Bev Cook of Simple Marketing in Nottingham debates whether a disruptive brand is a new phenomena.
I was reading an article recently in Marketing Magazine and noticed that there appears to be a new phenomena in the world of marketing which is being described as the “disruptive brand”.
Having read the interpretation which explained what a disruptive brand is supposed to be, it got me thinking about whether a disruptive brand really was new idea or perhaps a modern updated term for innovation and having what it takes to be ahead of your competitors by being tune with market demands.
A disruptive brand is being described as any company that recognises a gap in the market, a company that has redefined how consumers access new products or services. Millharbour Marketing strategic consultant director Sophie Morris explains that these new business models base their strategy on intuitive customer insight and have identified a gap in the marketplace.
“They have thought differently about customer needs, rather than just replicating a previous business model and doing it a little better or more quickly. They have completely redesigned the market based on that customer insight and have not been afraid to step out of the mould of their industry.”
In recent years, new business models have erupted onto the marketplace to challenge established brands and transform the lifestyle of consumers. When you think of such brands, there are many that spring to mind that have revolutionised the way we access the product or service that we are looking for.
A perfect example for this would be Spotify. In the past, in order to listen to the music of our preferred choice we have had to buy the album or buy the song whether that be in the form of the CD or more recently iTunes, which once upon a time may have been defined as a disruptive brand. However times have changed and now the emphasis is on being able to access the content rather than owning the content and Spotify enables this. Spotify offers a commercial streaming service that provides content from record labels including Sony, EMI, Warner Music Group and Universal.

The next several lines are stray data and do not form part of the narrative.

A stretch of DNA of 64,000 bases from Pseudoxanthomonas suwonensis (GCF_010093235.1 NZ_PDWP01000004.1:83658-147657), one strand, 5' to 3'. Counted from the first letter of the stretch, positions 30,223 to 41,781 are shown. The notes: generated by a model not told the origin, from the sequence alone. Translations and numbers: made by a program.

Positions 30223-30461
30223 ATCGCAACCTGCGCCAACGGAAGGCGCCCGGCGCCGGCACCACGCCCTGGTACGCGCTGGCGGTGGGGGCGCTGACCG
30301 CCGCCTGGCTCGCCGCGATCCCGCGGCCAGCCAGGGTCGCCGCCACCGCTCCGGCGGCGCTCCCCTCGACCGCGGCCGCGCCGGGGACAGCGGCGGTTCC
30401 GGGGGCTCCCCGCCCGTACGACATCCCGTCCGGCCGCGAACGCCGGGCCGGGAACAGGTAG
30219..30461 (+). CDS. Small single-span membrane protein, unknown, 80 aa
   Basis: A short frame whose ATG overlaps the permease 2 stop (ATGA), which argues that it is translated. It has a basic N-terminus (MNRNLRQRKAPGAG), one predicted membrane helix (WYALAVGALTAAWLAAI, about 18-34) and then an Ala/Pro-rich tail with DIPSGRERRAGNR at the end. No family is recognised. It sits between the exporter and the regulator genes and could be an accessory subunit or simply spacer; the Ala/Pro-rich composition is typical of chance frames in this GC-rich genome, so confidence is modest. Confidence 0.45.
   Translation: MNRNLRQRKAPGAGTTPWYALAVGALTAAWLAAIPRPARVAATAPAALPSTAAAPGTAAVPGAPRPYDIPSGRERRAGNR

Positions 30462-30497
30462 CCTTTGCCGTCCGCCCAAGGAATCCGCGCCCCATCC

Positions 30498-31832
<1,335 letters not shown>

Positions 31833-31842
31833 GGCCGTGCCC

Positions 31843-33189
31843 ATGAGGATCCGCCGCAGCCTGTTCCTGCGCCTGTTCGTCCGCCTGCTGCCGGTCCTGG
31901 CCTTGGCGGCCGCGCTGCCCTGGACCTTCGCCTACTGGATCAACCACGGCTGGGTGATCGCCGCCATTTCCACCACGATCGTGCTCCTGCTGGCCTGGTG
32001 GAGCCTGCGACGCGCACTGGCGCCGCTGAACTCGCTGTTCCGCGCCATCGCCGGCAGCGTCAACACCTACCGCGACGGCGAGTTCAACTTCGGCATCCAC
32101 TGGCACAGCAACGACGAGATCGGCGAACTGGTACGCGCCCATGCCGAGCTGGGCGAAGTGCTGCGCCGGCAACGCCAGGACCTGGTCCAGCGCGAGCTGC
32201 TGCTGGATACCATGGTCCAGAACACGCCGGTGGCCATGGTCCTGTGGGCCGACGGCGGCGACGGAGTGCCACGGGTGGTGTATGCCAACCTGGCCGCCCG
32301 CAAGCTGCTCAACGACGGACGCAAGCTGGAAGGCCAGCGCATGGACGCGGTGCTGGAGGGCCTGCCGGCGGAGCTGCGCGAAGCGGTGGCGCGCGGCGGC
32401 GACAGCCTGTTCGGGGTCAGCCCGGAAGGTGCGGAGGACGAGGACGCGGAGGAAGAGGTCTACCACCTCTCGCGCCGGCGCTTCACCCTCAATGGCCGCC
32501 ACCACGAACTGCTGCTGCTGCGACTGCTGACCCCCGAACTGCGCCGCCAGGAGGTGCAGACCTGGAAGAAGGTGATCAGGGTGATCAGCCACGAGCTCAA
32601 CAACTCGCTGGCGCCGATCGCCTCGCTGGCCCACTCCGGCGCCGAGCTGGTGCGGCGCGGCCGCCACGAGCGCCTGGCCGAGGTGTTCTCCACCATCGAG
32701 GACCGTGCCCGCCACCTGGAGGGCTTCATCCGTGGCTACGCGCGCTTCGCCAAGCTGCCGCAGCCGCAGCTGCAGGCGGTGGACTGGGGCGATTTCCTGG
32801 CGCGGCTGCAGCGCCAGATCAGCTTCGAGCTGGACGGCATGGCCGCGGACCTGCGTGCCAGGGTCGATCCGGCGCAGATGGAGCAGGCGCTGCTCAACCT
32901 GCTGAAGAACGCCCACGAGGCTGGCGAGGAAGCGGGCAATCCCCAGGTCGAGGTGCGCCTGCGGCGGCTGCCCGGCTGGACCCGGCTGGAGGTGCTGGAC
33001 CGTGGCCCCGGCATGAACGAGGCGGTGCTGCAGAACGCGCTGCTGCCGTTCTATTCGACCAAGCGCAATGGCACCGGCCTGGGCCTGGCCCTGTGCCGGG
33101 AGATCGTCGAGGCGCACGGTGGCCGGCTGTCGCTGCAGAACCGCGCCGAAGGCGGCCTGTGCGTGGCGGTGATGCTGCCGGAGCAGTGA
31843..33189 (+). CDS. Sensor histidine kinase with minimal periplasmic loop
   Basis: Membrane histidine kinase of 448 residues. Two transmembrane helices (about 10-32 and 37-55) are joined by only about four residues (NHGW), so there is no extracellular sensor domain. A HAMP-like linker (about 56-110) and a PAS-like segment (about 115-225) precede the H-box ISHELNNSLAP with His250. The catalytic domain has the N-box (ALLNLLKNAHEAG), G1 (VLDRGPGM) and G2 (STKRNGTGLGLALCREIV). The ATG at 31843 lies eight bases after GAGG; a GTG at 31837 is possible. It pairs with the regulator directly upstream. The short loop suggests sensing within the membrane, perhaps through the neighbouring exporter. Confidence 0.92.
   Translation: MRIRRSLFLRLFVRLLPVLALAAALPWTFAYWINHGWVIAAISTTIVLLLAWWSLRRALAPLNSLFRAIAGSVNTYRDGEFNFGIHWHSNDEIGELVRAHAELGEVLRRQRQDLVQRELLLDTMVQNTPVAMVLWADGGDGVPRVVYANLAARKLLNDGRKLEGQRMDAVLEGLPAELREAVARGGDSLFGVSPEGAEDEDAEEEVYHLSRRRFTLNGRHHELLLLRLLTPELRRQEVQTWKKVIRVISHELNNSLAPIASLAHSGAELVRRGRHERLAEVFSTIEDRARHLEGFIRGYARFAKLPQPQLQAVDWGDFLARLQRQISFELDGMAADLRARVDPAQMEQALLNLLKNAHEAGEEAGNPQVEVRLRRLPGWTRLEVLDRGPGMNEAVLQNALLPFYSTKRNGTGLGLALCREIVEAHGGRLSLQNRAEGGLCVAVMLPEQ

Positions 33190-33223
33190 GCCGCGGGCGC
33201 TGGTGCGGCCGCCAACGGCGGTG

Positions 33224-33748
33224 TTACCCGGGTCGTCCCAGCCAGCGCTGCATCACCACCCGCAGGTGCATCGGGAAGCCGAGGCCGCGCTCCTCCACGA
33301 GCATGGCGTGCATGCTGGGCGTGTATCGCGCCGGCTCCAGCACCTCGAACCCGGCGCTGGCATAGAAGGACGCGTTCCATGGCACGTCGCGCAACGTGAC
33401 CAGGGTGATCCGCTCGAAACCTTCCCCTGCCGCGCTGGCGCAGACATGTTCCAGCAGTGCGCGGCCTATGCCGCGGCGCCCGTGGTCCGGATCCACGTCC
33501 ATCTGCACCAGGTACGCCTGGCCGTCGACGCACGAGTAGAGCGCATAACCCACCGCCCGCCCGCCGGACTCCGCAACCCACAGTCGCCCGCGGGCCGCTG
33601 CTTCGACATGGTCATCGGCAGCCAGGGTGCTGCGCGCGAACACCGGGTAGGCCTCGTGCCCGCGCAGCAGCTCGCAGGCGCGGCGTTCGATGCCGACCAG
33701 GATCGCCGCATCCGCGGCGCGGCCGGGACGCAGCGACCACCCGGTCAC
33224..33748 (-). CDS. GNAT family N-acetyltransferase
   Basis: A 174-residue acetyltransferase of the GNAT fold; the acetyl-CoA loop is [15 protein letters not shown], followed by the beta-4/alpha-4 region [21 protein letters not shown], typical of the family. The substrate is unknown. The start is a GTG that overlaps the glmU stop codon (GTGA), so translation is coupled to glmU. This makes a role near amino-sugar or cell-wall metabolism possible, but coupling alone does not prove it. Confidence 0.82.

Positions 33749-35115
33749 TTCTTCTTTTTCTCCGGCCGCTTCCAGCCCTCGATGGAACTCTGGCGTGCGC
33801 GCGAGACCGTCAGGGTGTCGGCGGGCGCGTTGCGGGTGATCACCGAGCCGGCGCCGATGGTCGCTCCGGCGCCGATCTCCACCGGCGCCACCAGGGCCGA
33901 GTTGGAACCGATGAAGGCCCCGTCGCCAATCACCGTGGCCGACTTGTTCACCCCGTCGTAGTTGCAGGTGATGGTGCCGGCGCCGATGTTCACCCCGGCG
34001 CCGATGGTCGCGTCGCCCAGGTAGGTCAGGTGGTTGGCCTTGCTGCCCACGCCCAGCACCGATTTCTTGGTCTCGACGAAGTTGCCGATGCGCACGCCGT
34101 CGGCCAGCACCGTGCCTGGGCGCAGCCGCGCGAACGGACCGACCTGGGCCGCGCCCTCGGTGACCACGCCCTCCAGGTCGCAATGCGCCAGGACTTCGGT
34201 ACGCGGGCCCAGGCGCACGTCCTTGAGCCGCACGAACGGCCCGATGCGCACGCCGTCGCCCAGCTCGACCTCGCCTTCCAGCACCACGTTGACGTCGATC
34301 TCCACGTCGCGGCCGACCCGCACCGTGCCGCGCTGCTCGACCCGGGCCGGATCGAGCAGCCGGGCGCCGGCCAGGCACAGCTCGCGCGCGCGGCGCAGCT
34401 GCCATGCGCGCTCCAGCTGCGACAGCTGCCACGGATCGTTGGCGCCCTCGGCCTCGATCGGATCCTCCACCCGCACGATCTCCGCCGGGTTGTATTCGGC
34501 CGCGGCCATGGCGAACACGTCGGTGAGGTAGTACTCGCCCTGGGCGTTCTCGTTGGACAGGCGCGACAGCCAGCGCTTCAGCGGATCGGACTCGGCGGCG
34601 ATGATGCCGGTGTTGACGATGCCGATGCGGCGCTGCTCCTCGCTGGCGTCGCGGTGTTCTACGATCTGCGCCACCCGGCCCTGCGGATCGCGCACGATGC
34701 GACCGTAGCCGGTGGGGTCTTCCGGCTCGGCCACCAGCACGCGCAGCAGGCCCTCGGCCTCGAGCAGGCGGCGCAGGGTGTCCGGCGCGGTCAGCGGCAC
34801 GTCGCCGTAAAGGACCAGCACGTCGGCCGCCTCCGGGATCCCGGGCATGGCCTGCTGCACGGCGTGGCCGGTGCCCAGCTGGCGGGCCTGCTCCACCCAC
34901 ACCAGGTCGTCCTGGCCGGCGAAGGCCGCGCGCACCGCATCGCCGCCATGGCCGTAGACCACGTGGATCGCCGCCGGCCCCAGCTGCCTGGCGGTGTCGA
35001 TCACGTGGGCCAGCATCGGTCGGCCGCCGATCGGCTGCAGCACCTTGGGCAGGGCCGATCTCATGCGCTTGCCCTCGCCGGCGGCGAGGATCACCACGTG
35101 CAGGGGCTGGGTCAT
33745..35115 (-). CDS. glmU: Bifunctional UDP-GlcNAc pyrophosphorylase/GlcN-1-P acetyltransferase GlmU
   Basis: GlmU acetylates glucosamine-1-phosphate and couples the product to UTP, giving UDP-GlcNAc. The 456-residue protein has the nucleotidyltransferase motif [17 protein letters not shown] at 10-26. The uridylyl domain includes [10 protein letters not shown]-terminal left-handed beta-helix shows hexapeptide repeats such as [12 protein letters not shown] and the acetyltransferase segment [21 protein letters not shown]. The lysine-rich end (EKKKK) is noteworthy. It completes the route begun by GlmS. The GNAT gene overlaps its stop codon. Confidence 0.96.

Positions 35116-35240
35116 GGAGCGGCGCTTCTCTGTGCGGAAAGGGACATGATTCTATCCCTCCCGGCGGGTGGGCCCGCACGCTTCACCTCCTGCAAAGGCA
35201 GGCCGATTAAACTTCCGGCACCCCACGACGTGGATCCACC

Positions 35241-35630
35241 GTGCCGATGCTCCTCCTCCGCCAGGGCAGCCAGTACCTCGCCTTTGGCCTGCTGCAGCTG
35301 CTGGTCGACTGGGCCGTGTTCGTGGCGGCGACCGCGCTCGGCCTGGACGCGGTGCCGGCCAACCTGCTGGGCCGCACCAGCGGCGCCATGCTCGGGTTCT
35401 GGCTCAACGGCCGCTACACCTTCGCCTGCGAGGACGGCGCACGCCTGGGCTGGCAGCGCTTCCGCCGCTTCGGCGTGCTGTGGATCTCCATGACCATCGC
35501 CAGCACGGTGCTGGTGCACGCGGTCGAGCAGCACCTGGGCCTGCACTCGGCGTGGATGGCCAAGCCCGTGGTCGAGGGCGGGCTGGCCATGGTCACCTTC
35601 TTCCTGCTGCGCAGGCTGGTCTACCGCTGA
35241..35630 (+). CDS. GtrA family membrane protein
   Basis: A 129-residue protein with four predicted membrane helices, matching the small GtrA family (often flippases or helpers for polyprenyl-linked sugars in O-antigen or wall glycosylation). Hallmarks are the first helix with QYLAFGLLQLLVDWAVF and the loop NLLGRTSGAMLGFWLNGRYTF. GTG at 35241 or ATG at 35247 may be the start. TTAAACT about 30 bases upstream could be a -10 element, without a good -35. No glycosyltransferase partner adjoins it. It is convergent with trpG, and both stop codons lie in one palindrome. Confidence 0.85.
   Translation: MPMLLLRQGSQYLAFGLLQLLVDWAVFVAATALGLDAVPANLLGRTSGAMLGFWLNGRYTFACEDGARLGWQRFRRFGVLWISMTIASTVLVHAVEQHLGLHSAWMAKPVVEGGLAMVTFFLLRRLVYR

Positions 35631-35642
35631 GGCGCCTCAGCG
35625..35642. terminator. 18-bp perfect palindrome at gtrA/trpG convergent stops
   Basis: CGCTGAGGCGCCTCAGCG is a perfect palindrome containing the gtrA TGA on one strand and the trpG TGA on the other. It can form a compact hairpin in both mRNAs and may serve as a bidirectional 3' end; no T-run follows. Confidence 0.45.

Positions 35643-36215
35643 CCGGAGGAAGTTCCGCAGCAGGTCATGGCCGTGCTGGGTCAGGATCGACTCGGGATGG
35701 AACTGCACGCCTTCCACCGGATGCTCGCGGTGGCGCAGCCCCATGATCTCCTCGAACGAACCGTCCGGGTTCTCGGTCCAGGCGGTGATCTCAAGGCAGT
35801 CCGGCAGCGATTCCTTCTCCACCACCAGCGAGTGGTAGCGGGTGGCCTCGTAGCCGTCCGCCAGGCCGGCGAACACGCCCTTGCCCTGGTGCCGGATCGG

The argument is that these new eruptive models have challenged business models that we didn’t think needed to be challenged. Amazon being a prime example. Often described as the pioneer of disruptive business models, it created a wave of disquiet in the traditional publishing industry when it launched its online bookstore 20 years ago. It also kick-started the eBook revolution with the Kindle. When Amazon came to the fore, nobody thought there was anything wrong with the existing model, yet it showed consumers they didn’t need to physically go to the book retailer or library, with the knock on affects on brands like WH Smith, Waterstones and our public library services.
So is a disruptive brand a new phenomena or is it modern updated take on past models?
Personally I feel there is nothing new about a “disruptive brand”. I see revolutionizing the way we view and access products as an essential component of success and growth for a brand in any era. Those that keep their finger on the pulse survive. Those that keep their head down in a silo don’t. Step forward Mr yellow pages, who took great pride in saying his beloved Yellow Pages directory would forever remain the must have book in every household. He was subsequently far too late with yell.com and has been overtaken by google search!
Throughout history we have seen many brands do evolve from Kelloggs to Cadbury. Some have survived, some haven’t.
So to conclude, no I do not view this as a modern phenomena, I very much view this a modern uptake on past models.
Just as Hoover and Dyson replaced the dustpan and brush, David Brown and Massey Ferguson replaced the horse and plough, or airlines pushed out cruise liners, or the internet and no-frills airlines squeezed out travel agents operating European holiday packages – disruptive marketing is simply the management process that we as marketers are responsible for ensuring……that our brand doesn’t become the laggard and become extinct in the face of changing trends, technologies or any other threat – currently known or not known!